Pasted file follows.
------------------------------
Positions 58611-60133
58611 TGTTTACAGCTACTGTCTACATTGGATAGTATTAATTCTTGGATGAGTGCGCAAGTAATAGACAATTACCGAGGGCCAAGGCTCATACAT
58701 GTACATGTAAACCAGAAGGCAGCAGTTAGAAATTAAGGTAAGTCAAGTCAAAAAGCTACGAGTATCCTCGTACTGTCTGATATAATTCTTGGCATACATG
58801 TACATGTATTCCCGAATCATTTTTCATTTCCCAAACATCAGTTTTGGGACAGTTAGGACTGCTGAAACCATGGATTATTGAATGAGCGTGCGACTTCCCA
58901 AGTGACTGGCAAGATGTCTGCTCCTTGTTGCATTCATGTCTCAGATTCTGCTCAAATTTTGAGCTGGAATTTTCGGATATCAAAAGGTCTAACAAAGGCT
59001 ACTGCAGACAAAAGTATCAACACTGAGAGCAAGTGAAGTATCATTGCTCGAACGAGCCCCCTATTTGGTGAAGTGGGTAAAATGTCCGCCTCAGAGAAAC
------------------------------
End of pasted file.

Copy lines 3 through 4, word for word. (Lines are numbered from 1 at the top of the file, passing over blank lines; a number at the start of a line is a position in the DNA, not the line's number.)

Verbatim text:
58701 GTACATGTAAACCAGAAGGCAGCAGTTAGAAATTAAGGTAAGTCAAGTCAAAAAGCTACGAGTATCCTCGTACTGTCTGATATAATTCTTGGCATACATG
58801 TACATGTATTCCCGAATCATTTTTCATTTCCCAAACATCAGTTTTGGGACAGTTAGGACTGCTGAAACCATGGATTATTGAATGAGCGTGCGACTTCCCA